Sediment, generally potassium bitartrate, that adheres to the inside of a wine bottle.

Cult wines

Wines for which committed buyers will pay large sums of money.

Cultivar

Another term for grape variety.

Cuve

A large vat used for fermentation.

Cuvee

The pressing, or a blending of several wines.

Glossary by Letter

  • A (21)
  • B (36)
  • C (38)
  • D (17)
  • E (8)
  • F (24)
  • G (5)
  • H (7)
  • I (4)
  • J (2)
  • K (1)
  • L (10)
  • M (25)
  • N (5)
  • O (10)
  • P (23)
  • Q (1)
  • R (13)
  • S (31)
  • T (21)
  • U (2)
  • V (22)
  • W (11)
  • Y (2)
  • Z (1)

The Wine Grapes of Switzerland

Humagne Blanche

Only planted in Valais today, Humagne blanche* is another of the very old Swiss grapes, probably brought in by the Romans. Having a high iron content, and supposedly health-giving properties, this wine was decreed a “health wine” (Krankenwein) for centuries. The old written documents in which this wine is referred to as vinum hum-anum date from the 12th and 14th Centuries. It’s also called Kinderbettenwein or baby crib wine. I’ll bet those kids didn’t have much to cry about.

*no relation to the Humagne Rouge

Sémillon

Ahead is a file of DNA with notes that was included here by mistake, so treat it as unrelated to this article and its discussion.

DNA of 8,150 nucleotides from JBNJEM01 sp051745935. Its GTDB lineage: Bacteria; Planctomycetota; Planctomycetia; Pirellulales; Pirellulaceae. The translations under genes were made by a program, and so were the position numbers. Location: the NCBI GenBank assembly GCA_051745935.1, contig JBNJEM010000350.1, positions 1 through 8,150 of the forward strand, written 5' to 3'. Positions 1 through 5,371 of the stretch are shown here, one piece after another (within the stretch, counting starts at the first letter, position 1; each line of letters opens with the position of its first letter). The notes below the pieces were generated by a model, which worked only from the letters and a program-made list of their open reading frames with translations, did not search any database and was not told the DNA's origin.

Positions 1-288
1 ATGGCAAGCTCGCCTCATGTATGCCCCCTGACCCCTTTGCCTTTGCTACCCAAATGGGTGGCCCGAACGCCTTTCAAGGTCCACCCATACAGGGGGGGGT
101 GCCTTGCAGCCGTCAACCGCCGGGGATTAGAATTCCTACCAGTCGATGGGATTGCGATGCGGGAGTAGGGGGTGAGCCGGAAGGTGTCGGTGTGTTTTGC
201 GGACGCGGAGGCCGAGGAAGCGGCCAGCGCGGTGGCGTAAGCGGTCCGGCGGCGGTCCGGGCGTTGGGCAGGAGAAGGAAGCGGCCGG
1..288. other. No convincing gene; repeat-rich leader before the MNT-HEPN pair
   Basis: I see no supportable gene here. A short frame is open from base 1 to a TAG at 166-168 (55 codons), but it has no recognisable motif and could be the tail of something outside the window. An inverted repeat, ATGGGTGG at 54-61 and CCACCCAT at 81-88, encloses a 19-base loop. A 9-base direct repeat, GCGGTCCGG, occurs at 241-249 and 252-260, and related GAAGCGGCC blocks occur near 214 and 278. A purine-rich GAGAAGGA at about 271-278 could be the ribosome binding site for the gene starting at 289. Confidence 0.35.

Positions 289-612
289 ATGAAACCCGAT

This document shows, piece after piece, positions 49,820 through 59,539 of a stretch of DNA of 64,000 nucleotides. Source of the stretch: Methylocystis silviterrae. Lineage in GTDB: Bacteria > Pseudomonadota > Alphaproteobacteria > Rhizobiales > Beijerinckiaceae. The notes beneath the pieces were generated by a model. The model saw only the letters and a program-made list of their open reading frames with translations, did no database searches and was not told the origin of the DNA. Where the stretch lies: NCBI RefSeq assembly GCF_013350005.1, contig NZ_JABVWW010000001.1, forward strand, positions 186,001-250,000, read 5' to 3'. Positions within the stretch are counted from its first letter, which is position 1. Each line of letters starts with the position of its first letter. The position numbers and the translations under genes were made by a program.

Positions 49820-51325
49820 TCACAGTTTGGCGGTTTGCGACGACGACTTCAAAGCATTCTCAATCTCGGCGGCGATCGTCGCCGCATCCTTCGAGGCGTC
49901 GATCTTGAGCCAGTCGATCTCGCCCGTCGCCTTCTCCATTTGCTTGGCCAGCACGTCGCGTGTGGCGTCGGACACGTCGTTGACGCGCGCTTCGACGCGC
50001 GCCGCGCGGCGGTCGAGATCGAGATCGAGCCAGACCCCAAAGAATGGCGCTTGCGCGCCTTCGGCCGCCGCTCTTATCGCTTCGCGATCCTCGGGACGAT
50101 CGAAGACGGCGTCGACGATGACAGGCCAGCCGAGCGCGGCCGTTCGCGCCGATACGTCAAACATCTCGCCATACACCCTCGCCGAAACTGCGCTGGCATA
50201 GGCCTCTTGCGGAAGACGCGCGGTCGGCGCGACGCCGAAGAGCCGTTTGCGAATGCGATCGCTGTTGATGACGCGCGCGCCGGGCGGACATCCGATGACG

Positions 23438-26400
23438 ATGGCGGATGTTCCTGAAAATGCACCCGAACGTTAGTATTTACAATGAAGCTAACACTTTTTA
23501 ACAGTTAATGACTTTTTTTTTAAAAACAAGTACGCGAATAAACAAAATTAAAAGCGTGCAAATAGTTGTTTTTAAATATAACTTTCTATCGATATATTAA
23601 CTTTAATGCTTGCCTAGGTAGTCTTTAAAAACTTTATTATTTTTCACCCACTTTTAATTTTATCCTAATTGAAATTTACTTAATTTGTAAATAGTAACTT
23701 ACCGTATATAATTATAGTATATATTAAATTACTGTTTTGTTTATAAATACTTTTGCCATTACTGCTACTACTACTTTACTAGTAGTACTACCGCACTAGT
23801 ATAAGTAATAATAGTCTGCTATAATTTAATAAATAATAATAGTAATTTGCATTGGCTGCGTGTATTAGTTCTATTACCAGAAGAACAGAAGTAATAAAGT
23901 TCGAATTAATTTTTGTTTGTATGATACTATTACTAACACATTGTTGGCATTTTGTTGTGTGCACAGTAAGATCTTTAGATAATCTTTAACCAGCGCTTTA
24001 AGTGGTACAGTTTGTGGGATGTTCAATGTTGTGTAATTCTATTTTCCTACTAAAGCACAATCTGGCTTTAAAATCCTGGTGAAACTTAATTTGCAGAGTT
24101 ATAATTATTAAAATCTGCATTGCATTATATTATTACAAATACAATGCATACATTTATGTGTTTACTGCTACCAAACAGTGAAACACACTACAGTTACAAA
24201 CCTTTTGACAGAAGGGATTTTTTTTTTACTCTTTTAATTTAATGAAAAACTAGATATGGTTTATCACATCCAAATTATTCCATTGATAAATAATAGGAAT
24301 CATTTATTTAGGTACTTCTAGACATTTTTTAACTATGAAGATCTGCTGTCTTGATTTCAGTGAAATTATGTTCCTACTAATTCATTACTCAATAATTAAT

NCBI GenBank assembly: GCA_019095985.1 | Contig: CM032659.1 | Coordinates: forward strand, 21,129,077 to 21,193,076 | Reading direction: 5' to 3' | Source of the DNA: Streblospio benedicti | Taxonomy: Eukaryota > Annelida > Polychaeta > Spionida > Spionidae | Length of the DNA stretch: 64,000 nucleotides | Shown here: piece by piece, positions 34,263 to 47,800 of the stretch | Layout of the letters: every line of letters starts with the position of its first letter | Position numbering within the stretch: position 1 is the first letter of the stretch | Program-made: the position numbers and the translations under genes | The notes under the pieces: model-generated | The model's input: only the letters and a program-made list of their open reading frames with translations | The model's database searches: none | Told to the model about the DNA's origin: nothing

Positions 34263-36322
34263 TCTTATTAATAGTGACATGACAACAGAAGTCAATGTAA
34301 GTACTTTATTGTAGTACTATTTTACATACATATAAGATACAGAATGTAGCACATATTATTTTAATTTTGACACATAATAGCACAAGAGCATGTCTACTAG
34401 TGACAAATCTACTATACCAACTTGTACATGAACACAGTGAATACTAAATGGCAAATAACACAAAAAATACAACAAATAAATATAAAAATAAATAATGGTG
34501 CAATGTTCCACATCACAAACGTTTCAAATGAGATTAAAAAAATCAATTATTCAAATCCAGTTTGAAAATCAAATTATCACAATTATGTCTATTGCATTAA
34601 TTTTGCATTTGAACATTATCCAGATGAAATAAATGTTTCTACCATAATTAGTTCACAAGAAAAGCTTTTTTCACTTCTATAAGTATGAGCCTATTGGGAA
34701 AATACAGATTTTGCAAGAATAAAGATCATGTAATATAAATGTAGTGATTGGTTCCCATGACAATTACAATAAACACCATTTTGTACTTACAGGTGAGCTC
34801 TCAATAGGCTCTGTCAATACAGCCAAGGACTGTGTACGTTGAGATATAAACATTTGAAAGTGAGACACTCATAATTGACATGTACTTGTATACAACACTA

Hard to believe that Sémillon’s main claim to fame is its propensity to rot, but because of its soft skin Sémillon is prone to Botrytis cinerea (a.k.a. “noble rot”). The “rot” concentrates the acid and sugar in the grape, and the resulting wine can be complex, rich, sweet, and aromatic. In short: pretty damn nice. The best known of this sweet style wine is Sauternes, coming from the Sauternais region of the Graves, near Bordeaux in France.

Sémillon can also make an elegant dry white wine, but since it can be short on acidity, it is often vinified with Sauvignon blanc.

Muskat Canelli

Muskat Canelli made its way from Italy to Valais, where it has limited production, and produces a dry white wine.

Wine improves with age - I like it the older I get.

Anonymous

Swiss Alps, cows, wine bottle and large clock face in Bern, Switzerland

Fine Swiss Wine

Discover Switzerland’s odd grapes, small producers, and eclectic tastes